4. Then their Lordships refer to the custom as recorded in Steele's 'Hindu Castes' that it is the practice of a wife or widow among the Sudra castes of the Deccan on re-marriage to give up all property to her former husband's relations except what has been given her by her own parents and state that the law in this Presidency is the same. Though this decision does not refer to the Widows' Re-marriage Act of 1856, it has been followed ever since not only in this Court but by other High Courts also and establishes that though there are numerous Hindu castes in which widows do re-marry, such widows cannot as a consequence of Hindu Law which defines the essential nature of a widow's estate in her husband's property, hold that husband's property after re-marriage with another man--see Sreeramulu v. Kristamma : (1902)12MLJ197 . In Vitta Tayaramma v. Chatakondu Sivayya : (1918)35MLJ317 the question arose of a widow who had been a Hindu but became a convert to Islam and then re-married a Mahomedan and claimed to retain the deceased Hindu husband's property. The question 'Does a Hindu widow who becomes a Mahomedan and marries a Mahomedan by her re-marriage forfeit her interest in her first husband's estate' was referred to a Full Bench and it was held by a majority that she does. The ground on which the majority whose opinion forms the decision agreed is that quite apart from the effect of Section 2 of the Widows' Remarriage Act, the rule of Hindu Law is that a Hindu widow who re-marries cannot hold after re-marriage the estate of her first husband--and this even in castes which by custom permit re-marriage--see per Wallis, C.J., at page 1090 and per Oldfield, J., at page 1093. But as to the construction of that section while Wallis, C.J., was prepared to hold that it applied also to Hindu widows re-marrying after conversion to another religion, Oldfield, J., was of opinion that such cases are outside the scope of that section. It will be noted that the question which the members of the majority had before them and on which they differed was the applicability of Section 2 of this Act to an apostate Hindu widow re-marrying after apostacy. That is not the present case. The other learned Judge differed from both his colleagues on the question of Hindu Law and from the Chief Justice on the applicability of the section to the case. The case is thus not an authority on the question of construction which arises in this case, i.e., whether Section 2 of the Widows' Re-marriage Act is applicable to Hindu castes in which the custom of re-marriage is prevalent, but it establishes another illustration of the proposition that the estate of a Hindu widow who re-marries is lost by the re-marriage.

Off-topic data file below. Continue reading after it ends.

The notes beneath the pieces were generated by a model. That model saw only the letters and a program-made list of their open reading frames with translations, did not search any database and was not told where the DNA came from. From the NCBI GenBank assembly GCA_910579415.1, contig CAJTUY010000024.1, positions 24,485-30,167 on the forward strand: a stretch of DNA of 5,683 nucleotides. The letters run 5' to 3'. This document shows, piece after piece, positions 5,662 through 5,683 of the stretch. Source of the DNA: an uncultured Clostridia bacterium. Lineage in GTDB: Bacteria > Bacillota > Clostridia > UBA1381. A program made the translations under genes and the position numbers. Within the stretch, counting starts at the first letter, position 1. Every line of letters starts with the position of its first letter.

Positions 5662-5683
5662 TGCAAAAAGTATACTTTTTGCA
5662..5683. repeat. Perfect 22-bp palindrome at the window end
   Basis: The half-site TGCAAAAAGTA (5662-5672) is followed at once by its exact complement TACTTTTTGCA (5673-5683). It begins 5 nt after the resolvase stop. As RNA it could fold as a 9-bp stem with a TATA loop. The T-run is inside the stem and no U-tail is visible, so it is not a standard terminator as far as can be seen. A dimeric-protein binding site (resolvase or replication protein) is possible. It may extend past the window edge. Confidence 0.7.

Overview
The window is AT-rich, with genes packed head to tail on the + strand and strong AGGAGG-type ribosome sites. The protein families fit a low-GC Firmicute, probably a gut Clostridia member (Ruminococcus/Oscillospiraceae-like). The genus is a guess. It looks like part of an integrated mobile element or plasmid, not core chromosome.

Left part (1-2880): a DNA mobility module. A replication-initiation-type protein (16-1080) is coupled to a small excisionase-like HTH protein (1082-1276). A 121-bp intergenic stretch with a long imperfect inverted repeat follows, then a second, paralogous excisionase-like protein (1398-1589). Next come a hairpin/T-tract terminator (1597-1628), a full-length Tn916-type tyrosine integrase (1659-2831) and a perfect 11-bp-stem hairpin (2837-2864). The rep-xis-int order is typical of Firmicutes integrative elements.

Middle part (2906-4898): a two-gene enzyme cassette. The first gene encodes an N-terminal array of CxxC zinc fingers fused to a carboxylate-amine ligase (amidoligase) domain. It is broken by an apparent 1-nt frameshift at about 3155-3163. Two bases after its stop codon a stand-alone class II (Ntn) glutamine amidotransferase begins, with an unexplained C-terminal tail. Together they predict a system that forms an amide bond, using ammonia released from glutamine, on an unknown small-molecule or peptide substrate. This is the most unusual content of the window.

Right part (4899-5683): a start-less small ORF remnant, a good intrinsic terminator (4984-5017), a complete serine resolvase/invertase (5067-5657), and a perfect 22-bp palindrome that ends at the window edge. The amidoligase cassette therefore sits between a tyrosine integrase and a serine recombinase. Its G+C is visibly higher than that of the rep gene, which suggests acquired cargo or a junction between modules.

5. The construction of the section in question has come before the Calcutta, Bombay and Allahabad High Courts. The decision in Matungini Gupta v. Ram Rutton Roy I.L.R.(1891) C. 289 (F.B.) though not on the precise point whether Section 2 applies to Hindu castes in which widow re-marriage is permitted, proceeds on the footing that that question can be answered only in the affirmative. There a Hindu widow Harani married again a second husband under the Special Marriage Act (III of 1872) after making the declaration which was at that time necessary under Section 10 that she did not profess the Hindu religion. (No such declaration is now necessary, see Act XXX of 1923.) In his referring judgment Wilson, J., says at page 294:
It appears to me that each of these Sections, vis., 1 and 2, applies to the whole class of widows to whom the Act is applicable. I think further that each section applies to a Hindu widow from the lime she becomes a widow so that Section 1 makes her free to marry again if she pleases and Section 2 declares one of the conditions on which she takes the estate.